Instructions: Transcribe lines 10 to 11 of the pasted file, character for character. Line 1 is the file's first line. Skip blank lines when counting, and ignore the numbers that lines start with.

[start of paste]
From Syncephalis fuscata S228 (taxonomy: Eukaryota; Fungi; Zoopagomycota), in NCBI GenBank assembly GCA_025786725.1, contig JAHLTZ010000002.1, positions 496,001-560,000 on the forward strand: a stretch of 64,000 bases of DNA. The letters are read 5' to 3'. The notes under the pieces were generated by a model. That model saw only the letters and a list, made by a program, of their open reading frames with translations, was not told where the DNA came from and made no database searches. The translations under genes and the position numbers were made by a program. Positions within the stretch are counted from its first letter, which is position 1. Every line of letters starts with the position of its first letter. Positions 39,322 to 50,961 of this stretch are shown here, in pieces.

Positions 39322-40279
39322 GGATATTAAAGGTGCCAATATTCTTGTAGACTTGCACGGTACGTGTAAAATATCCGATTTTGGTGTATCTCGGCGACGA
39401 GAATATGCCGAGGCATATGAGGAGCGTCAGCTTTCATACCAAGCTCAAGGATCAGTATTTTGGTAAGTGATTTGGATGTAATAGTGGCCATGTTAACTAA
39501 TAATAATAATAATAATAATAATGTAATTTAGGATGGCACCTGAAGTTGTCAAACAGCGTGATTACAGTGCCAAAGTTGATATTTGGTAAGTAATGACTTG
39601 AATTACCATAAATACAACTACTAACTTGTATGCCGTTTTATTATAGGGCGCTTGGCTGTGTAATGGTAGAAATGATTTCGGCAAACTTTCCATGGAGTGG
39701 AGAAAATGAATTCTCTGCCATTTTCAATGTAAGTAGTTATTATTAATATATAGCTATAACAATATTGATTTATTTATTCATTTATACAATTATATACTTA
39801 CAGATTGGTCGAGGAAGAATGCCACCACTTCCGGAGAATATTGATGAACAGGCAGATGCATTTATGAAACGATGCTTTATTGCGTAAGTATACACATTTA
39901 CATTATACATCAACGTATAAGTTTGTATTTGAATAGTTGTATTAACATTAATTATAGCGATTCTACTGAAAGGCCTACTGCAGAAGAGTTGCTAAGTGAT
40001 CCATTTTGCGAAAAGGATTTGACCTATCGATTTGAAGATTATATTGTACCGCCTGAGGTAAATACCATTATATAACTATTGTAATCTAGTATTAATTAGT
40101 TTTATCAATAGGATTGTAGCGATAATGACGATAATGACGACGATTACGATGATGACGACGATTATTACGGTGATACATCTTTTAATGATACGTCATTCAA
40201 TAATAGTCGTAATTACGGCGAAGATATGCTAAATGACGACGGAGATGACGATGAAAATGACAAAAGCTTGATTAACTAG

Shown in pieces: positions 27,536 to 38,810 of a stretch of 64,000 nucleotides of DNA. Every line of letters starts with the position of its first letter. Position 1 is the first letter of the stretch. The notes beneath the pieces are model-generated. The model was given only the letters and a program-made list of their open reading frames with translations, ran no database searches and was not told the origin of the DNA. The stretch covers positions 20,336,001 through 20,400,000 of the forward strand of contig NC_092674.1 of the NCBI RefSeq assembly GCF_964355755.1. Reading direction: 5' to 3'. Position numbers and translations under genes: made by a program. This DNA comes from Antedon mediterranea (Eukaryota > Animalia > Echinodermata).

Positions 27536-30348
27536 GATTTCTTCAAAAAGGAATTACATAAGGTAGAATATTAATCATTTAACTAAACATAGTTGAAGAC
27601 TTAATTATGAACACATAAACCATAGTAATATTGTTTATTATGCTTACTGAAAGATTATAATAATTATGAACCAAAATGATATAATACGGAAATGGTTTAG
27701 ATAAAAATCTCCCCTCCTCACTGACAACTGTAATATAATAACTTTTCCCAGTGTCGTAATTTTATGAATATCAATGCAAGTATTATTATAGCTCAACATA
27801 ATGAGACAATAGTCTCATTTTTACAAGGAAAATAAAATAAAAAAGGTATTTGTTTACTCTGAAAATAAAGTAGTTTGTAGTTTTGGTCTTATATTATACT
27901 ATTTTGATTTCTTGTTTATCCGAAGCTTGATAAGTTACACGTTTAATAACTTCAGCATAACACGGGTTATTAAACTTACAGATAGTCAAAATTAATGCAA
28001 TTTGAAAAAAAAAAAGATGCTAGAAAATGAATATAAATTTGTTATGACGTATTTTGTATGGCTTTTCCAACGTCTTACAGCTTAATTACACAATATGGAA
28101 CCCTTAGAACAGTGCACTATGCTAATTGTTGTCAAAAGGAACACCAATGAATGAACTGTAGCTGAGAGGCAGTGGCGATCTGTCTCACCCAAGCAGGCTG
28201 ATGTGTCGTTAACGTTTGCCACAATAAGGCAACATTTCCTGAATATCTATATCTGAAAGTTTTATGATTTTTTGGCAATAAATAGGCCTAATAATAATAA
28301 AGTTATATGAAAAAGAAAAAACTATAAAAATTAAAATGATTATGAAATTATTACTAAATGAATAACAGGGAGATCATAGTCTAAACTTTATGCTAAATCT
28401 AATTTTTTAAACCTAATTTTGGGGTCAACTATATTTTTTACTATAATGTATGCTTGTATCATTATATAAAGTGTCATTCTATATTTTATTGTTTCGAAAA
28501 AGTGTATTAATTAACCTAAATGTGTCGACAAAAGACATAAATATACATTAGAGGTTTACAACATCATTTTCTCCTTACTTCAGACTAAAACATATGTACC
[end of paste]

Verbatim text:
40001 CCATTTTGCGAAAAGGATTTGACCTATCGATTTGAAGATTATATTGTACCGCCTGAGGTAAATACCATTATATAACTATTGTAATCTAGTATTAATTAGT
40101 TTTATCAATAGGATTGTAGCGATAATGACGATAATGACGACGATTACGATGATGACGACGATTATTACGGTGATACATCTTTTAATGATACGTCATTCAA